• demonstrate skill in literary analysis and knowledge of various interpretive strategies, including close reading of texts and other critical approaches;
  • understand how literary language and the conventions of literary genres work;
  • write effectively in the discipline of English Studies;
  • write persuasive literary analysis using primary literary texts for evidence;
  • write about literature with an awareness of one’s own literary critical approach;
  • write an effective critical analysis of literature, using some scholarly and critical sources and focused on a clear thesis that effectively addresses a particular audience for a specific purpose;
  • perform literary research in a sophisticated and up-to-date manner;
  • access, judge, and use electronic and printed sources pertinent to the study of literature and language;
  • use proper MLA documentation;
  • produce prose that is grammatically correct and stylistically effective;
  • assess the concentrations and modes of study that are part of the English major, and evaluate the career options each affords.


Assessment Measures

ENGL 300 uses a variety of assessment measures, which may include a number of the following:

  • informal writing-to-learn activities such as reader's logs, double-entry reading journals, discussion questions;
  • tests or quizzes on assigned readings;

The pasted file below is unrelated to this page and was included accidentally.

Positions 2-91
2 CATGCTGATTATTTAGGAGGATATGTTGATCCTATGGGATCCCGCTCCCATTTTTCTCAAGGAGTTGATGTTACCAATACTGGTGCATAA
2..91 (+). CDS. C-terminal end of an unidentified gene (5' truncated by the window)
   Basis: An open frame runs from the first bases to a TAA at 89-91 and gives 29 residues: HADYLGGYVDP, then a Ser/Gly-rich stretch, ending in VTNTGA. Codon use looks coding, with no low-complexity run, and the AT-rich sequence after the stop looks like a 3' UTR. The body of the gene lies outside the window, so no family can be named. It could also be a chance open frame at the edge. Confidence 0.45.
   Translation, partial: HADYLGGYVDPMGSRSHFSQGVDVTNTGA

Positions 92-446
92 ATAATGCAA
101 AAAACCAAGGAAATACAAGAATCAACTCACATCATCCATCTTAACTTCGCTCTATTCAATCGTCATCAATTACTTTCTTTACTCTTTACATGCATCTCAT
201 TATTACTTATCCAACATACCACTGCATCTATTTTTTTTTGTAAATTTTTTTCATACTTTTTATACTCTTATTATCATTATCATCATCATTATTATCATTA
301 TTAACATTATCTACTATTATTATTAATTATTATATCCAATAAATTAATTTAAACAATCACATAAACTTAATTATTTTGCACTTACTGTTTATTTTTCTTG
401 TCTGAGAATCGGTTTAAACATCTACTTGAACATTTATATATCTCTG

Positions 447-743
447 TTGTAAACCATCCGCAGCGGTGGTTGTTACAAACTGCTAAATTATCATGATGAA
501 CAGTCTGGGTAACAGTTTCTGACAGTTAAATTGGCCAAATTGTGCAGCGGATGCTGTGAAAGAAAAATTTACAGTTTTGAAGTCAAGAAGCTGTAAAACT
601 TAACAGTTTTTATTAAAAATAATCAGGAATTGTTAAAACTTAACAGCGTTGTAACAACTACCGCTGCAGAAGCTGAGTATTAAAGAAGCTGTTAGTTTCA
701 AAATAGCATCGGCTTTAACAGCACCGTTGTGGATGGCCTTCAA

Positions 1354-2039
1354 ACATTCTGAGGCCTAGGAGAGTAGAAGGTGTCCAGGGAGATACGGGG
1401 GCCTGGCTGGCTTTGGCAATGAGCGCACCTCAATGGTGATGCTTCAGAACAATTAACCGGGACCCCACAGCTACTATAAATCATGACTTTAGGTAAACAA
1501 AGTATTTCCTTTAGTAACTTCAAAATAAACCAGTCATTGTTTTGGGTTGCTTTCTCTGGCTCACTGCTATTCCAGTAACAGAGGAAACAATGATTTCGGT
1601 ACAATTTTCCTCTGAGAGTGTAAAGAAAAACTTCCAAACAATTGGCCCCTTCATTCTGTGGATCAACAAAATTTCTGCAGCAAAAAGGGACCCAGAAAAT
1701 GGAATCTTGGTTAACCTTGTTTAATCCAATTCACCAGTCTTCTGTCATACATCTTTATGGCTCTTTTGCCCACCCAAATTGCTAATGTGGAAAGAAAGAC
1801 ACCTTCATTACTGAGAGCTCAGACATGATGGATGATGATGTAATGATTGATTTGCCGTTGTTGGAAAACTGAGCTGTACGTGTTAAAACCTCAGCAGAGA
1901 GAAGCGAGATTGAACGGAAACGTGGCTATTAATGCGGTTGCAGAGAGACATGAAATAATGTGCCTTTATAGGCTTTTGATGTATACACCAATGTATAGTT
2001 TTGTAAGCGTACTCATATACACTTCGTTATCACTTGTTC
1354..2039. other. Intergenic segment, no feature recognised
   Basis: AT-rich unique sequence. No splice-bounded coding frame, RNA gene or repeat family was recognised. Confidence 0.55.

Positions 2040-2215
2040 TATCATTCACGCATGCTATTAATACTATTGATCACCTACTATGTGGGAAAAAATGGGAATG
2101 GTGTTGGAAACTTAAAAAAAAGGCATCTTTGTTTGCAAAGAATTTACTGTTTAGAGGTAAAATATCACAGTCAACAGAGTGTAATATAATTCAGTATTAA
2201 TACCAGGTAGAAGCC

• in-class or take-home essay exams on assigned readings;
  • in-class writing exercises or formal essays to put various literary critical approaches into practice;
  • researched or non-researched essays on literature and/or language;
  • annotated or working bibliographies of research sources;
  • creative writing exercises based on what is studied;
  • in-class reports or presentations, possibly using Powerpoint and other instructional technology;
  • critical review essays of articles written by English professionals;
  • in-class writing exercises or formal essay reflecting on a choice of concentration within the major or a career choice.


Other Course Information

This course is an essential introduction to the English major, providing knowledge and skills that are central to the study of literature and language. Because the course provides knowledge that is useful in the teaching of English language arts on every level, we will encourage IDSE and IDSM majors with a concentration in English to include this course in their concentrations.


Review and Approval

October, 2009